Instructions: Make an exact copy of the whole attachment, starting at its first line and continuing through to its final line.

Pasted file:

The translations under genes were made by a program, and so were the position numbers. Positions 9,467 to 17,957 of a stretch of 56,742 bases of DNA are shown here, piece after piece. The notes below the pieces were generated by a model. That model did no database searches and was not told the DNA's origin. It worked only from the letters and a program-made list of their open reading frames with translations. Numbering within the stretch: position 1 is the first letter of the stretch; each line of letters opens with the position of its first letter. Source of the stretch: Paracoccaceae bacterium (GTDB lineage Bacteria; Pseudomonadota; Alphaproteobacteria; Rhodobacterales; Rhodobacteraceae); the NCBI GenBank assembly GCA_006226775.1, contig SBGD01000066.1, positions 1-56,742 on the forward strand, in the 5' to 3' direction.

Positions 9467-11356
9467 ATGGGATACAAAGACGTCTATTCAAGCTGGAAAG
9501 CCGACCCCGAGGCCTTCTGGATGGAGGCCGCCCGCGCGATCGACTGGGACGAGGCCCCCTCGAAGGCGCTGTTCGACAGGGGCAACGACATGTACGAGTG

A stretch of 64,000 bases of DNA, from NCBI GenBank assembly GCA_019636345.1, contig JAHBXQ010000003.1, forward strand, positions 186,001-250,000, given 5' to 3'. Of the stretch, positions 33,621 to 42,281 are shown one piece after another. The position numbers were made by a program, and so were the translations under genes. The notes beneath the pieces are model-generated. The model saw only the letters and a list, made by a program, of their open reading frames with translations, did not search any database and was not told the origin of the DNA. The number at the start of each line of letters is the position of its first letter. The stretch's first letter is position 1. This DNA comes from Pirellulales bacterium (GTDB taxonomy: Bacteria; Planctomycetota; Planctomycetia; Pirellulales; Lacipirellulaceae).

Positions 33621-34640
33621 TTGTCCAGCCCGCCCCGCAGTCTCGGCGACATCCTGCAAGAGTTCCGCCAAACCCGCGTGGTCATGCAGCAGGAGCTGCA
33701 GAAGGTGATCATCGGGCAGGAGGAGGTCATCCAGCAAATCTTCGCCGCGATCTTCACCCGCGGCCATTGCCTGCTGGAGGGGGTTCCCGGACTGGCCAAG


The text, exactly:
The translations under genes were made by a program, and so were the position numbers. Positions 9,467 to 17,957 of a stretch of 56,742 bases of DNA are shown here, piece after piece. The notes below the pieces were generated by a model. That model did no database searches and was not told the DNA's origin. It worked only from the letters and a program-made list of their open reading frames with translations. Numbering within the stretch: position 1 is the first letter of the stretch; each line of letters opens with the position of its first letter. Source of the stretch: Paracoccaceae bacterium (GTDB lineage Bacteria; Pseudomonadota; Alphaproteobacteria; Rhodobacterales; Rhodobacteraceae); the NCBI GenBank assembly GCA_006226775.1, contig SBGD01000066.1, positions 1-56,742 on the forward strand, in the 5' to 3' direction.

Positions 9467-11356
9467 ATGGGATACAAAGACGTCTATTCAAGCTGGAAAG
9501 CCGACCCCGAGGCCTTCTGGATGGAGGCCGCCCGCGCGATCGACTGGGACGAGGCCCCCTCGAAGGCGCTGTTCGACAGGGGCAACGACATGTACGAGTG

A stretch of 64,000 bases of DNA, from NCBI GenBank assembly GCA_019636345.1, contig JAHBXQ010000003.1, forward strand, positions 186,001-250,000, given 5' to 3'. Of the stretch, positions 33,621 to 42,281 are shown one piece after another. The position numbers were made by a program, and so were the translations under genes. The notes beneath the pieces are model-generated. The model saw only the letters and a list, made by a program, of their open reading frames with translations, did not search any database and was not told the origin of the DNA. The number at the start of each line of letters is the position of its first letter. The stretch's first letter is position 1. This DNA comes from Pirellulales bacterium (GTDB taxonomy: Bacteria; Planctomycetota; Planctomycetia; Pirellulales; Lacipirellulaceae).

Positions 33621-34640
33621 TTGTCCAGCCCGCCCCGCAGTCTCGGCGACATCCTGCAAGAGTTCCGCCAAACCCGCGTGGTCATGCAGCAGGAGCTGCA
33701 GAAGGTGATCATCGGGCAGGAGGAGGTCATCCAGCAAATCTTCGCCGCGATCTTCACCCGCGGCCATTGCCTGCTGGAGGGGGTTCCCGGACTGGCCAAG